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2010 NCSU Turfgrass Field Day

2.5 NCDA & CS Pesticide Credits Available
0.25 GCSAA Educational Points Available

The 2010 NCSU Turfgrass Field Day is being held at the Sandhills Research Station in Jackson Springs, North Carolina on Wednesday August 11th. The Turfgrass Field Day at the Sandhills Research Station is only offered EVERY OTHER YEAR and offers the industry and general public a chance to view the NCSU Turfgrass Program’s ongoing research trials at this unique site.

Attendees will see research plots and speak directly with NCSU’s faculty and staff. Each session offers the researcher’s insight and findings for current turfgrass demands and on-going studies. Topics are inclusive of the NCSU research program covering IPM, cultural practices, irrigation technologies, disease, insect, and weed control, and more.

The NCSU Turfgrass program maintains two turfgrass research field labs, Lake Wheeler Turf Field Lab (Raleigh) and The Sandhills Research Station (Jackson Springs). The geographic separation between these two sites permits a better understanding of maintaining turf in the transition zone. Cool-season grasses-such as tall fescue- thrive during cooler temperatures, so are best adapted in the North and western portions of the state. Warm-season grasses benefit from warmer temperatures and sandy soils found in the coastal and southern piedmont regions of the State.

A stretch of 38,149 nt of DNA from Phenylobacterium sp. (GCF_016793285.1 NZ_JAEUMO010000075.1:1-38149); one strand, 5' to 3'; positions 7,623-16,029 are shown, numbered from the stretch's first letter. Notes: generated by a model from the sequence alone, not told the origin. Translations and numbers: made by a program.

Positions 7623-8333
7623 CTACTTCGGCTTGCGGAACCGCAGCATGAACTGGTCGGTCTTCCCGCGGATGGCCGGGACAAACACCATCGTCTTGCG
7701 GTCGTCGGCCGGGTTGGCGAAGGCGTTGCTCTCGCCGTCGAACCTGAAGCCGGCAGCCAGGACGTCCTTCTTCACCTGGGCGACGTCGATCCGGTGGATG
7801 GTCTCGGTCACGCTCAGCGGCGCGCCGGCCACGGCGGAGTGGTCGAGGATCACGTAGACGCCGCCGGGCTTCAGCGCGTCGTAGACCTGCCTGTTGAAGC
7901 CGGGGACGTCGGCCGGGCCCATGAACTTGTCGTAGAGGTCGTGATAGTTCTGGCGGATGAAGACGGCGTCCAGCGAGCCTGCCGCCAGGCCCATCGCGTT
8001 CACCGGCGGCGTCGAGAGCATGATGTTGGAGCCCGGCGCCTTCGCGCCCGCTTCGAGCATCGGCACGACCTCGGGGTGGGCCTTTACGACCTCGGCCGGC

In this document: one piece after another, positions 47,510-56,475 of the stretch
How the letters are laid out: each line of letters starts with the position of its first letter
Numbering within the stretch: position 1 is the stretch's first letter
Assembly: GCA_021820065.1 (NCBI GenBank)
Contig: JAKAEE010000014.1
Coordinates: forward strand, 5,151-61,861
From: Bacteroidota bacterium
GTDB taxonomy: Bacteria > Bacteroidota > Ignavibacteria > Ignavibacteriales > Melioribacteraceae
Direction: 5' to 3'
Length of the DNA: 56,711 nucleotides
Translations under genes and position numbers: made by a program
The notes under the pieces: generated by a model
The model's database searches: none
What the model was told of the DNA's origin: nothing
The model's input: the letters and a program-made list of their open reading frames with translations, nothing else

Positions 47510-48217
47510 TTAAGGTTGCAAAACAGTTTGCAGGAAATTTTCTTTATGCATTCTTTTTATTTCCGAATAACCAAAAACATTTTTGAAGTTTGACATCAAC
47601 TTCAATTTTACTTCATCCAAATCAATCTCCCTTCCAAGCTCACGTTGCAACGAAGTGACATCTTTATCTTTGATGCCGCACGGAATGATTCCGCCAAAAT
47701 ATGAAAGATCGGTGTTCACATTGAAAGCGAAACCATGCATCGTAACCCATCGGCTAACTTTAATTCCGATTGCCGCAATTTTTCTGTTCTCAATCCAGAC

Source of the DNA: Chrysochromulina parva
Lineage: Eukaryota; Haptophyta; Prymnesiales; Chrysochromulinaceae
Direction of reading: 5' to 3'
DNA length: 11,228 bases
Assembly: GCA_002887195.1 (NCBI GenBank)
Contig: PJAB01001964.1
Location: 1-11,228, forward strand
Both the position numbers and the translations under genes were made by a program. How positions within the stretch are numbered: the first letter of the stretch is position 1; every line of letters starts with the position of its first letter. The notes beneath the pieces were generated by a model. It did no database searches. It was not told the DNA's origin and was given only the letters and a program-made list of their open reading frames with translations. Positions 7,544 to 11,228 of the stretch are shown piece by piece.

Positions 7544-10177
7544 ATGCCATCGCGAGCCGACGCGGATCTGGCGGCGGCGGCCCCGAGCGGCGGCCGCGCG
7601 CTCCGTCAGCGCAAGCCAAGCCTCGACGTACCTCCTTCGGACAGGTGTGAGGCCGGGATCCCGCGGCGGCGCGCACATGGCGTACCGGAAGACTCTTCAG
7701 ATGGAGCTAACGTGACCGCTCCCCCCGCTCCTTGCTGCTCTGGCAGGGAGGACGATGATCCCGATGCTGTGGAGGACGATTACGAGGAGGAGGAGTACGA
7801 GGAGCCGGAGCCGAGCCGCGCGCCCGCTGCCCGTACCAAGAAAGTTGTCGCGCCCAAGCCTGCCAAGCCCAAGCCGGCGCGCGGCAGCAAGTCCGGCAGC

While many portions of North Carolina enable BOTH cool-season and warm-season turf cultivars to grow, it is beneficial to see growth under more ideal conditions. This year’s location in Jackson Springs allows you the chance to see warm-season grasses (bermudagrass, zoysiagrass, centipedegrass, and St. Augustinegrass) in their adapted area of NC. Conversely, you can also see cool-season grasses under the stresses of the Southern summer’s heat.

Open for the first year, are the NCSU turfgrass breeding program’s plots. Current research includes evaluation of advanced Zoysiagrass materials for adaptability to North Carolina, evaluation of Bermudagrass germplasm collected from South Africa for their ability to grow under shade, and selection for drought tolerance in tall fescue. Dr. Susana Milla-Lewis will provide a tour of the plots, and also give a general overview of the program while detailing what has been initiated during year one.

The NCSU Turfgrass Field Day registration includes water and drinks sponsored by STI (Smith Turf & Irrigation), an onsite catered luncheon, complete with home-made ice-cream. The annual putting contest will provide prizes, fun, and a chance to “out putt” dignitaries like Dean Johnny Wynne and Agricultural Commissioner Steve Troxler. The bragging rights from winning the putting contest are good for a life-time!

Yes. Extension events such as Turfgrass Field Day are designed to welcome AND inform the public of important topics and research that affect them directly. Coming to a turf field day event allows YOU the opportunity to speak directly with the top research scientists in the nation AND see, touch and feel the types of grass available to North Carolina.

Even if YOU don’t maintain your own lawn, coming to turfgrass field day enables you to better understand the inputs and maintenance demands your lawn needs….making you an informed buyer. It also offers you the chance to meet PROFESSIONALS in the industry that care enough to enhance their turfgrass education and better serve you!

*This article adapted from the 2010 Turfgrass Field Day website.  Please visit this site for further information.

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